The most interesting element of the morning was the southerly passage of Cormorants. I have noted a good passage of Cormorants here before and their direction of flight seems to be dependant on the state of the tide; high or low water. This morning they were heading south in groups numbering from 1-2 to 3-400, and anywhere in between. A quick tally from my notebook shows 1,003 flew past my watch point!
Eleven of the 1,003 Cormorants with Scotland visible in the background.
I did have reasonable numbers of their smaller cousin the Shag, and 19 is as good a count of Shags that I have ever had in northwest England. I had very little else at sea other than nine Fulmars at their cliff nest sites. Not even a Common Scoter, Auk sp. or Red-throated Diver; very strange! It will be interesting to see what I get when I am back there next week after these cold northerlies.
I had very little on land as well, other than a Song Thrush, a pair of Stonechats, two Rock Pipits, a Kestrel, 17 Meadow Pipits and four Grey Partridges, which are always a pleasure to see these days. Grey Partridges are very scarce now and this is the first species that reflects my blog title of 'The Times they Are A Changin'.
I had one or two fly-bys/fly-overs including a female Peregrine heading south carrying prey, and two Ravens north calling.
Eight days ago I was at a site in north Lancashire surveying some intensive farmland under full cloud cover with a 10 mph northwesterly wind. The most interesting observation was twelve Siskins. they were perched in some trees bordering a housing estate, and I got the impression that they were probably birds visiting local garden feeders. It won't be long before these and other finches are on the move. A male Blackcap, two Song Thrushes and three Great Spotted Woodpeckers also made it into my notebook.
A couple of days ago I was out on the mossland in southwest Lancashire and it was a glorious but bitterly cold day; clear skies and a brisk NNW wind. As I was walking along taking photographs of various habitat features I looked up and flying west in front of me was a Great White Egret. I tried to take a few pictures, but as you will see from my results below they weren't much cop! Great White Egrets, Cattle Egrets and more particularly Little Egrets are getting fairly common now, and Little Egret very common. Once upon a time when I was a youngster they were top drawer rarities; a second instance of 'The Times They Are A Changin'!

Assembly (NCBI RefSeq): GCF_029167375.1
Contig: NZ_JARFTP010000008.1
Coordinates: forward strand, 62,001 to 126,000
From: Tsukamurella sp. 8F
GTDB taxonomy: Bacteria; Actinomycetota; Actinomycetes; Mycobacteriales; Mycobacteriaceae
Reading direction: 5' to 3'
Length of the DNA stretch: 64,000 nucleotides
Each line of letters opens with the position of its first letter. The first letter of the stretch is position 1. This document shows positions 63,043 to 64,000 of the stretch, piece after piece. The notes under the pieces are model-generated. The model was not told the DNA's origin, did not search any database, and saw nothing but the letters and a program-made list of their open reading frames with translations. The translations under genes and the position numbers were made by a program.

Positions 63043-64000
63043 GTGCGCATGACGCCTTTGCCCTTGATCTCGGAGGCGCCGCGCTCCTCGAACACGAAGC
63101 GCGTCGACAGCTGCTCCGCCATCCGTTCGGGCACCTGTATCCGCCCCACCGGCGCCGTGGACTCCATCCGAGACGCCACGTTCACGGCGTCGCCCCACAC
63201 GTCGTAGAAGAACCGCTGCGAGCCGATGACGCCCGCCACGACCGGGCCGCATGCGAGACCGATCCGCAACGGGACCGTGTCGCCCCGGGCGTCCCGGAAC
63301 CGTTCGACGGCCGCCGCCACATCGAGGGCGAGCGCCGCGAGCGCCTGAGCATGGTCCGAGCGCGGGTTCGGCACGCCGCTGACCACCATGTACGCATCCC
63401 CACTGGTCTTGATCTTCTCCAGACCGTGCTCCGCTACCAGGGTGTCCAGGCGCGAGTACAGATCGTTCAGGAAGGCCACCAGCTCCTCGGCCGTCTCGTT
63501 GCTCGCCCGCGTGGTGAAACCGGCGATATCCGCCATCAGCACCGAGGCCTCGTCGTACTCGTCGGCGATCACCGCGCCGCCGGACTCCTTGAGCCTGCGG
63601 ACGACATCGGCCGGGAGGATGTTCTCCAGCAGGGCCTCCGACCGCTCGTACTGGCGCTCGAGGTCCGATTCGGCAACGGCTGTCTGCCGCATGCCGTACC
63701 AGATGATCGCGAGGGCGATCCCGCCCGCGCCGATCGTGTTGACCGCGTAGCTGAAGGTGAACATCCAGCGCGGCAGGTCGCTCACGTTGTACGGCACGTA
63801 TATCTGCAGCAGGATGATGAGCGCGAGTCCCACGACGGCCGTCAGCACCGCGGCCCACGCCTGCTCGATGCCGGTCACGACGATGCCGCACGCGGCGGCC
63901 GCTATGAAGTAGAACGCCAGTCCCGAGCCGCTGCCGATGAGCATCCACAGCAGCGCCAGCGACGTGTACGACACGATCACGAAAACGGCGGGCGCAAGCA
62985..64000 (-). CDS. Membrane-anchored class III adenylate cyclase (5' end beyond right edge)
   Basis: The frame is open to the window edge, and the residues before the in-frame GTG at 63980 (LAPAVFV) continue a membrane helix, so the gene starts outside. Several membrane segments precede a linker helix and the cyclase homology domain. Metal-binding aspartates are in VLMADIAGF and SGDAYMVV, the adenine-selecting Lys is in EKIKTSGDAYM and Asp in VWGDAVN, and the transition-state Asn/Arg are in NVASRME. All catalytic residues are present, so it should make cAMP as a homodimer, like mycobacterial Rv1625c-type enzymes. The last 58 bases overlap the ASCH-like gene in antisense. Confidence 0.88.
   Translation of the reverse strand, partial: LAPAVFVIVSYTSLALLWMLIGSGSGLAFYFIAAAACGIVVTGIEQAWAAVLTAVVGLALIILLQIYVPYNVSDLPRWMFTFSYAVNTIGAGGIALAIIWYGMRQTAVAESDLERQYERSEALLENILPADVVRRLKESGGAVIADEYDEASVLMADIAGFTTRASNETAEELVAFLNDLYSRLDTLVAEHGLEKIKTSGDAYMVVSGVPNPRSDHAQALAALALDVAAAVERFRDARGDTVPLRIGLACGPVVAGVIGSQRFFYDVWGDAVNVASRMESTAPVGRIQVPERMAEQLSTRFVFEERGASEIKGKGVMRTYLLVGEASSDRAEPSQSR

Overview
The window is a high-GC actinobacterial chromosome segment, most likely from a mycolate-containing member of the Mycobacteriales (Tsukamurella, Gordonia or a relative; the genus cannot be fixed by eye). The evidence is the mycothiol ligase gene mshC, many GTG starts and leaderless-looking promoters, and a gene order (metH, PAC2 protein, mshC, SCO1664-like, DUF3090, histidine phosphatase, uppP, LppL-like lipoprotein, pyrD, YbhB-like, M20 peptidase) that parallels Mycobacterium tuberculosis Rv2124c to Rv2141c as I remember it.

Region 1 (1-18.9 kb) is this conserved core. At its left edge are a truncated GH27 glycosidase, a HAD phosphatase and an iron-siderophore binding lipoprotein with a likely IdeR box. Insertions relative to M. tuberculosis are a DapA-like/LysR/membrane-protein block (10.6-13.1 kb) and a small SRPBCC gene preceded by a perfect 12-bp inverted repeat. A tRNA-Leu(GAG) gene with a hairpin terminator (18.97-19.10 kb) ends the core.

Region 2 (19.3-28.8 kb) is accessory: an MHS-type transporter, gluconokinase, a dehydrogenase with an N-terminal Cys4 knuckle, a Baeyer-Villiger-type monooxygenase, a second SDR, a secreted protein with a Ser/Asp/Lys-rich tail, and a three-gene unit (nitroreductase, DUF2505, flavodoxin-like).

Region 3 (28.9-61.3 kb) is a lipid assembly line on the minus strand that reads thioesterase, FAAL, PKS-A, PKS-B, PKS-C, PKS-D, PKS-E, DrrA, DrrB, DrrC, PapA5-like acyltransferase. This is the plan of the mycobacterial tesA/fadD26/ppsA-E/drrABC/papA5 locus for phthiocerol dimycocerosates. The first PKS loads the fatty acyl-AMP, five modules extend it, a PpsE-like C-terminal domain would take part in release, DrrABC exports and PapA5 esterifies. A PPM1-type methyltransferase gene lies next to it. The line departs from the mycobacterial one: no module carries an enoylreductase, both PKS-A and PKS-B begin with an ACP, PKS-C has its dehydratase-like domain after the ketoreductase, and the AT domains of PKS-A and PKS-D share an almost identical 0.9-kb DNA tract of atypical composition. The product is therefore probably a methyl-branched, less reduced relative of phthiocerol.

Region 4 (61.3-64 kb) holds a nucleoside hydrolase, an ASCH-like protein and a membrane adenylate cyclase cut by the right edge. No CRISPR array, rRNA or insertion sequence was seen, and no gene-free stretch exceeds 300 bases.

Great White Egret - honest!
A few raptors were around as I walked the moss including a female Sparrowhawk, male Kestrel and four Buzzards. Best of all though was a female/immature Marsh Harrier that made a half-hearted attempt to catch some Partridge sp. that it flushed. Again, it wasn't that long ago that up here that Marsh Harriers were very much summer migrants and almost always found in wetlands away from migration. You would not have expected to see one in January hunting over farmland. Another one of those 'The Times They....' moments!
Yesterday I was in deepest, darkest Cheshire at one of my wintering bird survey sites and it was another cold one; ground frost, full cloud cover and a biting ESE wind. Not a drop of sun to raise the temperatures!
Today you almost expect to see Ravens every time you go out birding, and this morning was no exception with two birds calling overhead. The cold weather had also brought a Woodcock in that I flushed from maize stubble close to a mature hedge. The 'wanderers from the north' were still present in the form of 112 Fieldfares and five Redwings. It's very likely that most, if not all, the three hundred Starlings associating with the Fieldfares were 'wanderers from the north' too!
It's more survey next week, and maybe one day soon I can get back on the patch!